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Re: attribute order (RE: Syntax Sugar and XML information models)

From: Simon St.Laurent <simonstl@simonstl.com>

>Remember that we don't all have access to the archives, and I can imagine a
>number of reasons for arguing either way.  (It's pretty easy to argue about
>how useful the various distinctions between elements and attributes really
>are in general - this is just one case.)

I think to have this discussion would require access to ISO minutes from the
mid 1980s.

When ADA was being developed they decided that the feature of command-line
interfaces (e.g. UNIX commands) where you provided named arguments rather
than relying on positions was pretty useful: not only did it make the
program more self documenting, it provided a clean alternative to varargs
and reduced error rates. (There is an interesting article at Rational's
site, based on a large SW development on which there had been lots of
measurements taken, that ADA was about twice as easy to maintain as C.  ADA
probably gets a too hard time, on those facts at least. There are a lot of
assertions, and programmers have voted with their feet (or with their
preference for UNIX and curly braces), but one shouldn't dismiss measured
results out of hand.)

So SGML seems to have adopted named arguments, like command-line interfaces
and ADA and Common LISP, as part of best-practise sofware engineering as
seen in the early 1980s.  SGML also allowed anonymous attributes ( e.g.
<size  large>)  but did that by enforcing a unique token rule on attribute
values rather than positional dependence.  DSSSL reintroduced keyword
arguments into Scheme, but the mix of some named, some positional means that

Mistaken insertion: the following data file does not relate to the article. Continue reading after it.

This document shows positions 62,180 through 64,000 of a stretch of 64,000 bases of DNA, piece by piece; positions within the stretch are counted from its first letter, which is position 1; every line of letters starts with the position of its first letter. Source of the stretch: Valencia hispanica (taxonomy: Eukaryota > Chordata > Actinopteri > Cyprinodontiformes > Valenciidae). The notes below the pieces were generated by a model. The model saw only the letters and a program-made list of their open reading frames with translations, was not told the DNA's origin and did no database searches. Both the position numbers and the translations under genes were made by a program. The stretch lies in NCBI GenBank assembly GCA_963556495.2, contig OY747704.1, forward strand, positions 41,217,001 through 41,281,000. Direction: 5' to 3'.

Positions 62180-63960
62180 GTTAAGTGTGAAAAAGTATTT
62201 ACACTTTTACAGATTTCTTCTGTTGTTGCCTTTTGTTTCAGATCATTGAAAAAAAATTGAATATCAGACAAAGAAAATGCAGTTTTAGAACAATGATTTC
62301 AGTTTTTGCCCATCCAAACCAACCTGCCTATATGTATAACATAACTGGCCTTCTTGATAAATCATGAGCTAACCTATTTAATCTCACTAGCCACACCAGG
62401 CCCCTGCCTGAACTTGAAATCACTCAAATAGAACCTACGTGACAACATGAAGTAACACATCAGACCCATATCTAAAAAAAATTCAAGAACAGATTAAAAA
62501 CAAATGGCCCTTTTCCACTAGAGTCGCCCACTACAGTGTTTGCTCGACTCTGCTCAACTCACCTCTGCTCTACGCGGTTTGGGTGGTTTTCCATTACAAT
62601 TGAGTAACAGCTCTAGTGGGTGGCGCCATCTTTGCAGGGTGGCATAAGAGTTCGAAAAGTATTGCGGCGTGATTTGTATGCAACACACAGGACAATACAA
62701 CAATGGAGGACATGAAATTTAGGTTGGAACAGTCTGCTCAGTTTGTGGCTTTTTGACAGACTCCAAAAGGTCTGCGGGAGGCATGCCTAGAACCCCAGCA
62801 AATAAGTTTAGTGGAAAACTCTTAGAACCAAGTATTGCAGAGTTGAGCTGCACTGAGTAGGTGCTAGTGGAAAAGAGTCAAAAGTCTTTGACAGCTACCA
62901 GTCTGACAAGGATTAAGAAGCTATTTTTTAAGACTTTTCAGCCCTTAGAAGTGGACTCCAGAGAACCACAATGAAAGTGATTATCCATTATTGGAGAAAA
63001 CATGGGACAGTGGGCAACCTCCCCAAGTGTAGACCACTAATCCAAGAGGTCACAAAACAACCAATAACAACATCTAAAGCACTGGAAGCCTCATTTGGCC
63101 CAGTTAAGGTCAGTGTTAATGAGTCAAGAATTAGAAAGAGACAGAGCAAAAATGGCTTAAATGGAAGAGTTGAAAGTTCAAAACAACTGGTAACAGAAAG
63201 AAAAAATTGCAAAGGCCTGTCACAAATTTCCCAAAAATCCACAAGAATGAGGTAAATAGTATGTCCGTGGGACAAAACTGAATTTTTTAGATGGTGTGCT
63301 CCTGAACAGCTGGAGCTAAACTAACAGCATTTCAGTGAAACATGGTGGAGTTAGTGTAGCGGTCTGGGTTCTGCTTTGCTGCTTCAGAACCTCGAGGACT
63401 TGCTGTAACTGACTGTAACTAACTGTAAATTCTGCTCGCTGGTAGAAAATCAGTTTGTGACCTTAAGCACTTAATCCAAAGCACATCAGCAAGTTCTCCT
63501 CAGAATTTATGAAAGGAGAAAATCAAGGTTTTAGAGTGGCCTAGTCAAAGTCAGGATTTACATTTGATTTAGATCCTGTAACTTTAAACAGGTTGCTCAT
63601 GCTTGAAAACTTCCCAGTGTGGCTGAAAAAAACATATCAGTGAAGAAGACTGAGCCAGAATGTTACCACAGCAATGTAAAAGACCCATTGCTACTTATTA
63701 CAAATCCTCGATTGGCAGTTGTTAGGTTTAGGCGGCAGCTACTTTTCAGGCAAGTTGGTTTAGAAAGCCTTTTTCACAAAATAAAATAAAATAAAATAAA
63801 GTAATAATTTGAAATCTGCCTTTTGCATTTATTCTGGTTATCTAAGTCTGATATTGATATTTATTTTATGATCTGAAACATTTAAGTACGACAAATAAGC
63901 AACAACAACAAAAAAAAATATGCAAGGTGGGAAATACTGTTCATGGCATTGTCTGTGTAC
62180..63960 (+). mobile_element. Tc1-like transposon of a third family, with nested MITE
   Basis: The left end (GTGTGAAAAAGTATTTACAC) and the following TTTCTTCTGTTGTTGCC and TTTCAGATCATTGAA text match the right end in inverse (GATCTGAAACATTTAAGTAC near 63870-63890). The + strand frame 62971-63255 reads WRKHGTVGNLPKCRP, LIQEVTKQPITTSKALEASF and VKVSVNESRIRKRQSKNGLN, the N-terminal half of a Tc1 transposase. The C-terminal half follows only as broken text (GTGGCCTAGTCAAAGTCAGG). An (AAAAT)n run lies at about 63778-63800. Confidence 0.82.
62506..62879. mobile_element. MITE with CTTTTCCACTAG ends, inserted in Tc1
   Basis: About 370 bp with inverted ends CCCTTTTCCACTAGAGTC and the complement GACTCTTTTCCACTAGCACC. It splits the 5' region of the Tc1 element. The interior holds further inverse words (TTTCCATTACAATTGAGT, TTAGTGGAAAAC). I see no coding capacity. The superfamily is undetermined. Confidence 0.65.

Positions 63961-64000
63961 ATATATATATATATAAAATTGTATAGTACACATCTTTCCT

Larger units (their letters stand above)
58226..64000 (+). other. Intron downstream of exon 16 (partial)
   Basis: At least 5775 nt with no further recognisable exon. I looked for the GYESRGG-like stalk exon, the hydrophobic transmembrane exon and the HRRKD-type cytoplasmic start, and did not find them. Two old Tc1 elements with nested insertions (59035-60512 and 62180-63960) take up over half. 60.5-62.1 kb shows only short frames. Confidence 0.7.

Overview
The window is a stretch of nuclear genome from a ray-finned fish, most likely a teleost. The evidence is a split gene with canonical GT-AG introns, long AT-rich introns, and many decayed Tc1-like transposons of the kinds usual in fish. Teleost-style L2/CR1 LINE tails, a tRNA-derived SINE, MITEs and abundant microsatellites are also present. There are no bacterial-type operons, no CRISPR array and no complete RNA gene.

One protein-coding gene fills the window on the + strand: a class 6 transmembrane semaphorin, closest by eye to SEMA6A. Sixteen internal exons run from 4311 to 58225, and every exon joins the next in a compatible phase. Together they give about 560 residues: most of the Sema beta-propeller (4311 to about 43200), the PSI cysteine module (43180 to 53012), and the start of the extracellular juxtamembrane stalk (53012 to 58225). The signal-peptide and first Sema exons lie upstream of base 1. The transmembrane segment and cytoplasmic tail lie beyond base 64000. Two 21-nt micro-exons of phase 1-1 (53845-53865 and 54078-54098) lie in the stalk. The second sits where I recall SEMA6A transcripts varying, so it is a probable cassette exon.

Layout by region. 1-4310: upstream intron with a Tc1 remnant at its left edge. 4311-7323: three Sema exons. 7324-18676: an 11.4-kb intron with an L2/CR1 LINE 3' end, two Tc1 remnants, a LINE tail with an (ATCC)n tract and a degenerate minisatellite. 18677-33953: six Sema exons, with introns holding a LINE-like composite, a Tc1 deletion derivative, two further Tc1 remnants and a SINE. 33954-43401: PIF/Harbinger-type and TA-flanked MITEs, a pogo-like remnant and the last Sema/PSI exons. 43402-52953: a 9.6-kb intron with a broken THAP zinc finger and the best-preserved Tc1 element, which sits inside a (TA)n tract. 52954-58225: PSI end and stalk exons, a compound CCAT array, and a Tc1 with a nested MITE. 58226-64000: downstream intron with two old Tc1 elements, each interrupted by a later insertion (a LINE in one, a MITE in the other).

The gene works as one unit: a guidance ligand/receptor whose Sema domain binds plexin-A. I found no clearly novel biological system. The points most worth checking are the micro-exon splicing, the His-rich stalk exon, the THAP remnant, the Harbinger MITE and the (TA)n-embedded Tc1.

"positional" becomes "relative order of anonymous arguments" rather than
"absolute order" which has always seemed a little messy to me (I think many
people would agree that command line interfaces which use relative order for
more than two meanings are rather difficult)

So those are some design axes: named/anonymous, fixed/free position, where
anonymous+free implies that the value tells you the effective name.

Of course, the advent of IDEs and strongly typed languages means that the
IDE performs implicit labelling and has reduced the need for explicit
labels, but this is
only reliable when the arguments have different types discernable from the
I wonder if the use of pre-conditions (asserts) as espoused in Meyer's
by contract" is too some extent prudence in the face of anonymous function
arguments: if you have named arguments you can use a built-in
type-declaration system, but if you have anonymous arguments whose type
differences cannot be resolved lexically then you need an ad-hoc type like
precondition-checks.   (Of course, Meyers has other reasons for programming
by contract, and certainly not all "argument-in-the-wrong-position" can be
detected either by lexical space or value space checks...only the ones that
are square pegs in round holes...which in turn tends to support SGML's
unique enumeration value rule for attributes, however inconvenient it is.)

Rick Jelliffe